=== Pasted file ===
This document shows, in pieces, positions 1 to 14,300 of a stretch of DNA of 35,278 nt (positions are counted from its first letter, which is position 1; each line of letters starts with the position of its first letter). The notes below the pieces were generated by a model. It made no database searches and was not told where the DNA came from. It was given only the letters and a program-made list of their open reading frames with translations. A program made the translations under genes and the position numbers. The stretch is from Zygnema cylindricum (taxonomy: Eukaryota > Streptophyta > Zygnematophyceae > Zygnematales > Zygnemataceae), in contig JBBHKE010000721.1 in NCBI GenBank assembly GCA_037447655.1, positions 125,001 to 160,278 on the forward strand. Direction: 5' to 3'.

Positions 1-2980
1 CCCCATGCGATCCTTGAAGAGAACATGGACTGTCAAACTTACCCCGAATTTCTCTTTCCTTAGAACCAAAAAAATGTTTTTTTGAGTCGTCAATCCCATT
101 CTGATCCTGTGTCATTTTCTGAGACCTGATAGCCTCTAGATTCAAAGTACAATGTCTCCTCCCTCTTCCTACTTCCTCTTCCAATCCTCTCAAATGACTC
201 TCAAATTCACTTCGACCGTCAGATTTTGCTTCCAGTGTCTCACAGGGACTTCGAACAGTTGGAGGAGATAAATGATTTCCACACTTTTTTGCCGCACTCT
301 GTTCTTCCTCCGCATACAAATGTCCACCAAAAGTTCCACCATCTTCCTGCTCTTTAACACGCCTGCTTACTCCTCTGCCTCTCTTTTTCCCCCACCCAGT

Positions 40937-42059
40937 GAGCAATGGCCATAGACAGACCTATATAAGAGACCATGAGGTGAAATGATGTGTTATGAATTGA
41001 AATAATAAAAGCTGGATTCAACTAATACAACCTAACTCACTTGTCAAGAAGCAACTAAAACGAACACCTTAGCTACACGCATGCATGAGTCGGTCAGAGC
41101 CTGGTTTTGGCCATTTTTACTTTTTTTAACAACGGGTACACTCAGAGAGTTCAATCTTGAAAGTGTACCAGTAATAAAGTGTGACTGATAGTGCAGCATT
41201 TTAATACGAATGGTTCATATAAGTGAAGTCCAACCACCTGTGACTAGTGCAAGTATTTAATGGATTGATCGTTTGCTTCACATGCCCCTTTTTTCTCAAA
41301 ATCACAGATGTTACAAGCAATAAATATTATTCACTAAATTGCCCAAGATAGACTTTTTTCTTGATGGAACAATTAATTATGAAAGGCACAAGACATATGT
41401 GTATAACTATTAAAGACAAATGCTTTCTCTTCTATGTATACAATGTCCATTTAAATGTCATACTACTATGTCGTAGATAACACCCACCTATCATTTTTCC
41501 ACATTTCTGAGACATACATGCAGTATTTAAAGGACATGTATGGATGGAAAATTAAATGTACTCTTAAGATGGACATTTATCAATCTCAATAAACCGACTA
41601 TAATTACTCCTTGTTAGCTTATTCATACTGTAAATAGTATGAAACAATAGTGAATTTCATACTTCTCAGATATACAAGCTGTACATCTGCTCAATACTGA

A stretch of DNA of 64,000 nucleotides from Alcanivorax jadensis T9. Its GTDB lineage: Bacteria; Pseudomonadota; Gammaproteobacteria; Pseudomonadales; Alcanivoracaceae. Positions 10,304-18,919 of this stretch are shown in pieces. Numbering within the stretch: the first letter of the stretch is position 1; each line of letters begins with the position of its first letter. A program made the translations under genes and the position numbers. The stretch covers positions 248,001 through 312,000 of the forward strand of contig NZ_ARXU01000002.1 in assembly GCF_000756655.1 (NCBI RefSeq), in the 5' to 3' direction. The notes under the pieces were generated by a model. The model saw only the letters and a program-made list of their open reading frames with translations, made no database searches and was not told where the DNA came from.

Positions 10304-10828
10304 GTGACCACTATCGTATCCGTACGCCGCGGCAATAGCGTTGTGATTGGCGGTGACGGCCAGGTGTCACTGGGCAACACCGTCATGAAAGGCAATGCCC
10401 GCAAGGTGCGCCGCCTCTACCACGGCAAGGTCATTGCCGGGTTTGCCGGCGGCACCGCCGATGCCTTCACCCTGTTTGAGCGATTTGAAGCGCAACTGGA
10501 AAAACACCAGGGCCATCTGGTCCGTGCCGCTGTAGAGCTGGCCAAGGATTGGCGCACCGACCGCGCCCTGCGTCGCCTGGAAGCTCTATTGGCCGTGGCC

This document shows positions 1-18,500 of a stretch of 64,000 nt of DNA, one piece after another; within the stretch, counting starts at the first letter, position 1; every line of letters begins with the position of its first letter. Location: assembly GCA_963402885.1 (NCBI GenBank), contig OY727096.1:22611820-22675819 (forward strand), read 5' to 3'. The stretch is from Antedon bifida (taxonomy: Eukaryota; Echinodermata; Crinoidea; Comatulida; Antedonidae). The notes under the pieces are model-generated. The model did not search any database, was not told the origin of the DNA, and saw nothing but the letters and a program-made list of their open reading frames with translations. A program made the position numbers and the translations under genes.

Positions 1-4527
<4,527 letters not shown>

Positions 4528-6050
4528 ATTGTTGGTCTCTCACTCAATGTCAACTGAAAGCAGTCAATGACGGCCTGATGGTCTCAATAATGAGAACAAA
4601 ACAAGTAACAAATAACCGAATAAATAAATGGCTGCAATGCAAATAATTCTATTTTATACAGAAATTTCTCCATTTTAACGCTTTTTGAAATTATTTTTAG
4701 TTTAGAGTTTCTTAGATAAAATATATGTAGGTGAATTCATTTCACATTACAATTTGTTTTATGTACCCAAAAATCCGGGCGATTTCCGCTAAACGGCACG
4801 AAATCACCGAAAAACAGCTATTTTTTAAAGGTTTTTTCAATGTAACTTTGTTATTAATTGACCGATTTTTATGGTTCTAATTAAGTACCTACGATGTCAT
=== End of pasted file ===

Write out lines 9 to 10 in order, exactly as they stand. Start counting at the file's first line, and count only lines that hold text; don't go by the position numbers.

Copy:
41001 AATAATAAAAGCTGGATTCAACTAATACAACCTAACTCACTTGTCAAGAAGCAACTAAAACGAACACCTTAGCTACACGCATGCATGAGTCGGTCAGAGC
41101 CTGGTTTTGGCCATTTTTACTTTTTTTAACAACGGGTACACTCAGAGAGTTCAATCTTGAAAGTGTACCAGTAATAAAGTGTGACTGATAGTGCAGCATT